Beauty spot ‘internment camp’ fence

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PARTS of St Catherine now look like an ‘internment camp’ because of ‘inappropriate’ fencing erected in the area, a heritage campaigner has said.

Fencing being erected around Gibraltar Rock

Advocate Christopher Scholefield, from lobby group Save Jersey’s Heritage, has called on Ports of Jersey, which is responsible for erecting the fences around Gibraltar rock, to cover the metal and plastic fencing with climbing plants to soften the visual impact ‘without delay’.

Ports of Jersey has spent £27,000 on the project to erect 114 metres of fencing around the base of the rock, at the approach to the breakwater.

The work, which is being carried out by Geomarine, is being undertaken as a safety measure after a rock stability survey was carried out at the beginning of the year.

Mr Scholefield said that ‘St Catherine is fast becoming a textbook example of how to damage the charm of a beauty spot’ because of the fencing, together with new traffic signs and bus shelters in the area, as well as a mobile phone mast on the lighthouse at the end of the breakwater.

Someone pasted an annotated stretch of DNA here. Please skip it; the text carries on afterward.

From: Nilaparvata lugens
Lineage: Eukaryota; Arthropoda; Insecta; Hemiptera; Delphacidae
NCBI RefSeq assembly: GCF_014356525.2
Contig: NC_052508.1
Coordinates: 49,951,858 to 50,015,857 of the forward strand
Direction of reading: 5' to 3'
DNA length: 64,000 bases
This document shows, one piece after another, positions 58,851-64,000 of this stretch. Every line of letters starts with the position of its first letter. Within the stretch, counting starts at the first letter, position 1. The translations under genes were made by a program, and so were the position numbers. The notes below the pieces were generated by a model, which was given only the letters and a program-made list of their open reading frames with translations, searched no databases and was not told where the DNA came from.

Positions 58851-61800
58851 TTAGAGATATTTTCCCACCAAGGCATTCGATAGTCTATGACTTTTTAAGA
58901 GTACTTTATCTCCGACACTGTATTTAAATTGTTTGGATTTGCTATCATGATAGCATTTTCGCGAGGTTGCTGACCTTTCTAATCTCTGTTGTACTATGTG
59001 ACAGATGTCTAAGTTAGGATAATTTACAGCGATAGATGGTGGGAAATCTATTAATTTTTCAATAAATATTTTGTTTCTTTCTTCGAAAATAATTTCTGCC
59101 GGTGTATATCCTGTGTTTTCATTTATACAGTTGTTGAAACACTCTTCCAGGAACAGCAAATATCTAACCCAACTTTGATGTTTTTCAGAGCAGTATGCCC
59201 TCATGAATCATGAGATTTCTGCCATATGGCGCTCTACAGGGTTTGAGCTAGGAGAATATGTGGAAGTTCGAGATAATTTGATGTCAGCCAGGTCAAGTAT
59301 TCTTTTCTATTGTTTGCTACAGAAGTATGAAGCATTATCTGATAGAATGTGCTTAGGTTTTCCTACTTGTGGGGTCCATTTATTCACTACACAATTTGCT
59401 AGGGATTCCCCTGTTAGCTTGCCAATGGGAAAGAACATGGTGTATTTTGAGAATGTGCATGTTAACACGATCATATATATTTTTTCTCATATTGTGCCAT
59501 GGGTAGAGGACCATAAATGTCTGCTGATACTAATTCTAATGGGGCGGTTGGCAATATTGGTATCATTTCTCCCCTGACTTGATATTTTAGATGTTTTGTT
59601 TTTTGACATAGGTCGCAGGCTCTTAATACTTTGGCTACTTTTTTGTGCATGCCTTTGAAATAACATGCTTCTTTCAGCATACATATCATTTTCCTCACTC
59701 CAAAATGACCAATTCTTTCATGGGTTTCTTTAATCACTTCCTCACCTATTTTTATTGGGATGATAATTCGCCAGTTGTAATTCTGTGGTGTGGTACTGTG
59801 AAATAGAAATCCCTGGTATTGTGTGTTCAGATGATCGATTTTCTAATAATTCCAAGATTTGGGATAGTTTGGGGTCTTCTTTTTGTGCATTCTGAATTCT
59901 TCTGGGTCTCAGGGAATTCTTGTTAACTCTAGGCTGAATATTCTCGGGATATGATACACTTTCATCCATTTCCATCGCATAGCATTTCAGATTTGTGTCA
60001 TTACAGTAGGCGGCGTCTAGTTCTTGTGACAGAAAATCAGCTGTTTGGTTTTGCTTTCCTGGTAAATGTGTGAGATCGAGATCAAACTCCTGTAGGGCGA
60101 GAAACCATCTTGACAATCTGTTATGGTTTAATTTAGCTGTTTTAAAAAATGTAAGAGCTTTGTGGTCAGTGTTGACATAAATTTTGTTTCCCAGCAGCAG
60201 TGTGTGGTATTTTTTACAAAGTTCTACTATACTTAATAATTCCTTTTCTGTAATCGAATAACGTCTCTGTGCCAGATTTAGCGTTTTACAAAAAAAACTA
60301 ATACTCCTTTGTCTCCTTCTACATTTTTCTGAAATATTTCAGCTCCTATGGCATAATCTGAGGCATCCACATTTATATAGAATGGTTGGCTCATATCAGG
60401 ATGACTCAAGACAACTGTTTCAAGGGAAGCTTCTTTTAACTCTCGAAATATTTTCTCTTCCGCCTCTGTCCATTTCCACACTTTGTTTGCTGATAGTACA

‘Save Jersey’s Heritage is not complacent about safety issues but PoJ have taken a heavy-handed approach, as if making parts of this popular beauty spot look like an internment camp doesn’t matter,’ Mr Scholefield, who also heads the commercial and fiduciary team at Viberts, added.

Numerous other Islanders have reacted angrily to pictures of the fencing online, with many labelling it ugly and some calling for it to be taken down.

Mr Scholefield added: ‘What is the issue here? Are we being kept safe by being denied access or are we being kept safe by arresting the progress of any rocks tumbling down the slope? If it’s the former there has to be a more proportionate way to warn the public the rock face is unstable.

'If it’s the latter the anti-intruder design element of the fence is inappropriate, especially at a local beauty spot.


‘No doubt PoJ have been told by their insurers to do something, but what research did they undertake into the options open to them? Which factors led them to settle for such an insensitive solution?

‘At the very least the top, cranked-back, part of the fence should be removed. It won’t stop a rock fall and is an inappropriate design element on any fence where you can simply walk round the end of it.

‘PoJ should consult with the island’s horticultural experts and plant low-maintenance, maritime, evergreen, climbing vegetation to soften the impact of this fence without delay.’

The JEP contacted Ports of Jersey but no one was available to comment.


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